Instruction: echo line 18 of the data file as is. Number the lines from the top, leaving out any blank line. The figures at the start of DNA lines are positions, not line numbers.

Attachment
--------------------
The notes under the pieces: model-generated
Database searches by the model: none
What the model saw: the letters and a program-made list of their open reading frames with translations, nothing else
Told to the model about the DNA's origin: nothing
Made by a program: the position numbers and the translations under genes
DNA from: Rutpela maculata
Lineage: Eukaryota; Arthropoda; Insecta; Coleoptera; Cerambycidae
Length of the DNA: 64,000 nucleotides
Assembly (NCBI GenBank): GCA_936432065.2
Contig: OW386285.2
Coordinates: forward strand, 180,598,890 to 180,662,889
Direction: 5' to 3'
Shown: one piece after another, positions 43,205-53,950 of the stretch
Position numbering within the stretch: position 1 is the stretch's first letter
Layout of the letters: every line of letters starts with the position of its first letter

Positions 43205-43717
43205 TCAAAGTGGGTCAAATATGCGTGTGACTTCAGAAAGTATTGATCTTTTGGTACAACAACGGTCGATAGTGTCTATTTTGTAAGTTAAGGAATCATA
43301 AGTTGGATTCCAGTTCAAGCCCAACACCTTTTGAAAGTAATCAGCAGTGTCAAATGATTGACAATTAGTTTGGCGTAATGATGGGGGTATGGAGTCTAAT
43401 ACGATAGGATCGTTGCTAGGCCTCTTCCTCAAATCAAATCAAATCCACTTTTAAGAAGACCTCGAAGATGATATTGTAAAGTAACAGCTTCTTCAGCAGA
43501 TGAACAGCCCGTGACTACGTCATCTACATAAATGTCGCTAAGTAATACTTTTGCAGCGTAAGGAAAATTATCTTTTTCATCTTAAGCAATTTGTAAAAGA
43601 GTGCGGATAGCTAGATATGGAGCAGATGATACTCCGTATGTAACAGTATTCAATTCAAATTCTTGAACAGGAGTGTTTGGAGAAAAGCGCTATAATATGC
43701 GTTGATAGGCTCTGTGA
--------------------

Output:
43301 AGTTGGATTCCAGTTCAAGCCCAACACCTTTTGAAAGTAATCAGCAGTGTCAAATGATTGACAATTAGTTTGGCGTAATGATGGGGGTATGGAGTCTAAT